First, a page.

The Los Angeles Times, Aug 20, 2015
By Ahn Do,
A man walked up to a couple who were out shopping and asked if they were lesbians. When they said yes, he beat them.
Another man attacked an elderly Vietnamese American woman as she stepped off a bus. He shouted racial slurs, kicked her in the chest and knocked her to the ground.
Those were two of the 40 reported hate crime incidents in Orange County in 2014, according to a report released Thursday, down from 48 such reports in 2013.
The Orange County Human Relations Commission said that African Americans, who make up less than 2% of the county’s more than 3.2 million residents, were the target of nearly 28% of the reported hate crimes last year: 11, the same total as the previous year. Since the commission began its accounting in 1991, blacks have been the most victimized group each year
“It’s sad and unacceptable that some people are picked on because of the color of their skin. Folks want to be defined as that neighbor you say hello to at the market, rather than that person who is black or Jewish,” said Rusty Kennedy, who heads the commission.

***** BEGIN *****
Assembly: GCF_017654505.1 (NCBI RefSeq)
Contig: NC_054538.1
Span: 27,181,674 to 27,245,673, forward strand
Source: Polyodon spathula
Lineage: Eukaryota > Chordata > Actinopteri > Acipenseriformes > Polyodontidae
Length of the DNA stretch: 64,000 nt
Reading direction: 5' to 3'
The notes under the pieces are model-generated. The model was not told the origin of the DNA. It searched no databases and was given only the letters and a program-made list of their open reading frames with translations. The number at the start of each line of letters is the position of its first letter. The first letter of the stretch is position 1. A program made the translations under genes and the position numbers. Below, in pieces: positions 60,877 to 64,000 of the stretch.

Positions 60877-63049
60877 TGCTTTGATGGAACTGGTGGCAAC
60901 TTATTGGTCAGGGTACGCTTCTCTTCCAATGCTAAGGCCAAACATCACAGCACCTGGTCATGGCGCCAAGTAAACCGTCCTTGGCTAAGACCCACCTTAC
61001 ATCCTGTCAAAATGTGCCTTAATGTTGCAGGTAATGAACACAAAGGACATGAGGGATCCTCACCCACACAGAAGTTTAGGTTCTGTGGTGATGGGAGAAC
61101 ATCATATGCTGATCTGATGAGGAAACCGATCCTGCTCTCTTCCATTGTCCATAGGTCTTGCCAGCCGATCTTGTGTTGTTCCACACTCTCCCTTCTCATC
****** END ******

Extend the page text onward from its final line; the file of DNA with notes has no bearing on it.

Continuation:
Crimes against lesbians and gays rose to 8 in 2014 from 7 in 2013. Other targets included Jews, Asians, Latinos and members of the Muslim, Arab and Middle Eastern communities.
One of those incidents involved Sammy Captan, a manager at Jack’s Surfboards in Dana Point.
Captan recalled that one day last September, he spoke with a transient — who often parked overnight in the store’s lot — and asked him to move his Winnebago before the shop opened in the morning.
“He got pretty hostile and he started yelling: ‘This isn’t Saudi Arabia. I could do whatever I want. I don’t let Middle Easterners tell me what to do,’” Captan said.
The transient pulled a knife on Captan, who is of Lebanese descent, and his co-worker, a truck driver of Palestinian descent. “I told him: I don’t understand why this has to be about race. I’m just telling you our business rules.”
While the number of hate crimes reported in Orange County has dropped from a high of nearly 100 a decade ago, Kennedy said, he is troubled that acts of violence directed at individuals are on the rise compared with property crimes such as vandalism.
“The importance of doing this work is to push to make sure this is not a part of our future,” he said. “Everyone deserves to be safe.